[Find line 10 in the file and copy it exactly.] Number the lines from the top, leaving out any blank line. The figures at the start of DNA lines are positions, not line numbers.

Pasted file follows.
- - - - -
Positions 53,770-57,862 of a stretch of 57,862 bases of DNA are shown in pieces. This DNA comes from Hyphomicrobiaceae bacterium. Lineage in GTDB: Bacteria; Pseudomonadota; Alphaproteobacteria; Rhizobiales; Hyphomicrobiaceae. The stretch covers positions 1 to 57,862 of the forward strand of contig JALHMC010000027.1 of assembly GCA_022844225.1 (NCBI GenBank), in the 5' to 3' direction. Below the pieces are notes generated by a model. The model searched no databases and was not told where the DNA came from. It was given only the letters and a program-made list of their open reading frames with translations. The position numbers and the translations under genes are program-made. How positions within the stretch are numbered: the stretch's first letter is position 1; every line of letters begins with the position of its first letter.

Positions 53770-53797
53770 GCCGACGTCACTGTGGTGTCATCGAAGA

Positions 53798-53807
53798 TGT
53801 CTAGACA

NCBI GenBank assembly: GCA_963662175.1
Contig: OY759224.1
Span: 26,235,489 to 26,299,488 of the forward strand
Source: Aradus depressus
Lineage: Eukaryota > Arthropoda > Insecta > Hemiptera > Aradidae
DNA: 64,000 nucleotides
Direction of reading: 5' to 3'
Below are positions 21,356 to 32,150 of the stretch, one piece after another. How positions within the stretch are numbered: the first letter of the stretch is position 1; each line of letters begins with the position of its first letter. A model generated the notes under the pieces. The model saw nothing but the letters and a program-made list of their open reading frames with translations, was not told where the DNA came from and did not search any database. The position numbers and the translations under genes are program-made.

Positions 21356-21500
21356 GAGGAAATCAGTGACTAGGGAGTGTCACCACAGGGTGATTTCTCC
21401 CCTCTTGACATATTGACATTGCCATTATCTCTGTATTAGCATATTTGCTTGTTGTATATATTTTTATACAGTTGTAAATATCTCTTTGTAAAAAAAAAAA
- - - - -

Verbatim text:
Source: Aradus depressus